It’s understandable that, in an attempt to save a cherished object from deterioration, a caretaker would restrict human contact with it, while keeping it proudly on display. But what about when the powers-that-be simply bypass it? This rural scene in east-central Indiana may be rare, but the motivating spirit behind it takes place everywhere:
Through the thick grass rests a faded Burr Truss covered bridge, in a region where they are plentiful. Parke County, Indiana, where this one is located (slightly east of the touristy town of Mansfield) claims the highest number of any county in the nation, at 31. Presumably Parke County Inc (PCI), the region’s tourist and visitors’ bureau, includes this bridge among them—after all, the county is only one bridge ahead of its runner-up, Lancaster County, Pennsylvania. But how much longer will it remain a viable cultural artifact if continues to sit in relaxed desuetude? County authorities must have decided a while back to reroute the road so that it circumvents the bridge. The absence of any visible pavement on either side suggests that it happened many years ago, or that it may have even been an unimproved road—the decision to pave could have coincided with the demotion of the bridge. Whether it was decommissioned three years ago or thirty, the bridge itself remains in remarkably good shape: despite a few chipped planks here and there, the paint is relatively intact, the lettering is legible, vegetation around it is thin enough almost to look cultivated. No graffiti that I saw, which might seem unlikely anyway in a sparsely populated area, but we’ve all seen “I LOVE U DEBBY” graffiti along highway overpasses in the countryside.
One can speculate dozens of reasons why the right-of-way might have been diverted; nearly all of them owe their origins to public dollars. Safety issues might have been too formidable to justify continued maintenance. The topography may be slightly more suitable for a bridge just a few feet to the south. (Clearly the highways department wasn’t exactly lavish for the new bridge; it didn’t even invest enough to make it a full two lanes.) Regardless, this benign disregard for a covered bridge seems incongruous with the image Parke County is trying to create: each year the community holds a Covered Bridge Festival, and the PCI provides maps to guide visitors through multiple routes to see the various structures. Why let this one go?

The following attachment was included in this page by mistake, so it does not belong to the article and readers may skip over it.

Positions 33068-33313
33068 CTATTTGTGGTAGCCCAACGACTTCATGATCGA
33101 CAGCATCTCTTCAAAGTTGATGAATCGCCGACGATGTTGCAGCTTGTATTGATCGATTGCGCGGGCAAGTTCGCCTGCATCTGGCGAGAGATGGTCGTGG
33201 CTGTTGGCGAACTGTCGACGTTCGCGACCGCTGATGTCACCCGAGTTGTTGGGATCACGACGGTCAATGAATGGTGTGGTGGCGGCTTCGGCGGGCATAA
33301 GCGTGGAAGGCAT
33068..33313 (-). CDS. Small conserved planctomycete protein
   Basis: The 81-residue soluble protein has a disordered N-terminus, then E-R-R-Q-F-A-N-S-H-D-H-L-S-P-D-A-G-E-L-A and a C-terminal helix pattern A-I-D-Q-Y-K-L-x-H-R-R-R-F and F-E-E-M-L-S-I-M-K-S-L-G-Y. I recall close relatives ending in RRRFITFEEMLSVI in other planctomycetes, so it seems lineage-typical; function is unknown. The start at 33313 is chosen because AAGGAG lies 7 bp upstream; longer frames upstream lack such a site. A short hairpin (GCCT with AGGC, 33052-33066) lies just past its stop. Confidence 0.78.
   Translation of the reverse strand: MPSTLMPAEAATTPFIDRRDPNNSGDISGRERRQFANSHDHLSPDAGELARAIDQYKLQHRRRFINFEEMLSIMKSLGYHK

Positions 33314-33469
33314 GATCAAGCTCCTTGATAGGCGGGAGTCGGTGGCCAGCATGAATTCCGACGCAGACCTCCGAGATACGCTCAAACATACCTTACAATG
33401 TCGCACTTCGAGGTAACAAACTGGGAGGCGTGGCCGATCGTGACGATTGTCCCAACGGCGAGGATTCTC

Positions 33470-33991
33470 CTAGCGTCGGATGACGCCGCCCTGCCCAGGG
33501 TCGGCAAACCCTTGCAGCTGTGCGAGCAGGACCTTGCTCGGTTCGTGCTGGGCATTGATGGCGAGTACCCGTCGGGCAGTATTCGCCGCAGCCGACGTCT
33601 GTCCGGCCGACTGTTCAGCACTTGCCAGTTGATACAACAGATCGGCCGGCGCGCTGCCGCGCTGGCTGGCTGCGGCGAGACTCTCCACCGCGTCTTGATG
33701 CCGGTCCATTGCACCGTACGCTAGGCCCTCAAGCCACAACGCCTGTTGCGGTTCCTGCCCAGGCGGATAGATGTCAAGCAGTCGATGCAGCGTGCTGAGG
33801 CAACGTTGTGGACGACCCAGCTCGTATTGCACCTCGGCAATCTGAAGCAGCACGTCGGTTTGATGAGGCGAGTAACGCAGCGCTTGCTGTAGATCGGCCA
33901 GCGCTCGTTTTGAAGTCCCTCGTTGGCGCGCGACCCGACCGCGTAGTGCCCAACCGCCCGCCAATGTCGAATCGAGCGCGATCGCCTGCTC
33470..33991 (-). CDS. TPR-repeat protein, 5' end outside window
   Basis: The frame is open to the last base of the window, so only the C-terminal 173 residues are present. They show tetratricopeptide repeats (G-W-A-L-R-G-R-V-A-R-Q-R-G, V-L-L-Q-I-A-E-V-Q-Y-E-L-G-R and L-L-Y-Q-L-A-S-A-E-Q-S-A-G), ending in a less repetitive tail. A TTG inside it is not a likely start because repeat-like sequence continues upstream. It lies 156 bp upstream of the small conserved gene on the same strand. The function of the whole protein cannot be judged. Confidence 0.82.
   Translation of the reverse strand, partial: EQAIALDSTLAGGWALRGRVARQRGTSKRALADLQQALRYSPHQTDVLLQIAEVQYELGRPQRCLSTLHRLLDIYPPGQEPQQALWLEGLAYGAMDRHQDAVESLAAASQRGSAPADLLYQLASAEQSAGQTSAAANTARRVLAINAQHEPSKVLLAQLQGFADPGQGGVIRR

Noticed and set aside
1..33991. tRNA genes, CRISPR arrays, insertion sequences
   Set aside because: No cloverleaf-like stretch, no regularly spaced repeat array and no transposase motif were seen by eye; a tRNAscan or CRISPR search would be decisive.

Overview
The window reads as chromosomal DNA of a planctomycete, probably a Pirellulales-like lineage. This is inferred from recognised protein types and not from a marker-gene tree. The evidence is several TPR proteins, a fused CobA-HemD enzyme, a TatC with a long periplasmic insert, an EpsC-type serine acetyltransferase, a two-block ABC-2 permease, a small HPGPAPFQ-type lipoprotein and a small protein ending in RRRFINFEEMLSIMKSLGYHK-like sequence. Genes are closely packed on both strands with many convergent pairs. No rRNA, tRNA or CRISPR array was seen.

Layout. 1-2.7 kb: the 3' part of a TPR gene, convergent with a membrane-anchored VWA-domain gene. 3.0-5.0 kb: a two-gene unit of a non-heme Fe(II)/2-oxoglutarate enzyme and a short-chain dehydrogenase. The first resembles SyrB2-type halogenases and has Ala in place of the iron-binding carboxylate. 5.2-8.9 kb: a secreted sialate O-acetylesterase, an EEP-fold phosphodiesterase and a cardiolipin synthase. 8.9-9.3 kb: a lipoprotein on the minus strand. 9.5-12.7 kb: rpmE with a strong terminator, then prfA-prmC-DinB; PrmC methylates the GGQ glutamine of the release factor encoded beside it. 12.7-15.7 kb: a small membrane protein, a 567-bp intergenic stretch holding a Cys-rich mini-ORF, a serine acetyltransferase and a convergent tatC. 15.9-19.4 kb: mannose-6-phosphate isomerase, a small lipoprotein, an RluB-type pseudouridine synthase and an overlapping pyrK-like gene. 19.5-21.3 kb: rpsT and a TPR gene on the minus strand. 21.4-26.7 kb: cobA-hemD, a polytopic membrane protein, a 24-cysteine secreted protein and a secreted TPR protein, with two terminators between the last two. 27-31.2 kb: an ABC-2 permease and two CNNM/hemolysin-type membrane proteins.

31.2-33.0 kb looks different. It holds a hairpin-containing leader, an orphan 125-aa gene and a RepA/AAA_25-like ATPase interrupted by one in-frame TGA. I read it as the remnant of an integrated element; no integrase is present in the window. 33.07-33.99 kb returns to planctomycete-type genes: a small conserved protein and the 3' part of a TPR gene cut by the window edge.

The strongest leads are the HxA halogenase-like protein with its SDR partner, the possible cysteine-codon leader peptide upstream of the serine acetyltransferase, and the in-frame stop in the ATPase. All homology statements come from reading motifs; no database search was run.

Quick research reveals a bit more about the structure. The Big Rocky Fork Bridge was bypassed nearly twenty-five years ago, and its minimal maintenance passed from the county’s Highway Department to its Parks Department—understandable, since it is no longer part of a right-of-way. Within a few years of witnessing the low degree of stewardship afforded to the structure by the public sector, a local Adopt-a-Bridge program assumed the bulk of responsibility. The resulting patina demonstrates a sort of elegant compromise, transformed from a functional tool to a museum piece. Its mild inaccessibility may actually protect it more than if it were still part of the infrastructure, or if it were clearly roped off from public access. As it currently stands, it just does not imbed itself in the minds of passers-by as much, so outright vandalism would achieve very little impact as an act of defiance. At the same time, it is no longer subject to deterioration from repeated use. At a time when states and municipalities are forced to trim their budgets left and right—resulting in the closure of little-visited sites such as Ernie Pyle’s boyhood home–the Parke County approach seems to be among the least malicious ways of coping with the reality of sour fiscal times, especially since there’s clearly an interest group that ensures its rudimentary upkeep. Collective stewardship frequently requires little more than achieving that careful balance between ignored dilapidation and conservation that sterilizes—and in this country, those that find the sweet spot nearly always win that coveted word: “historic”.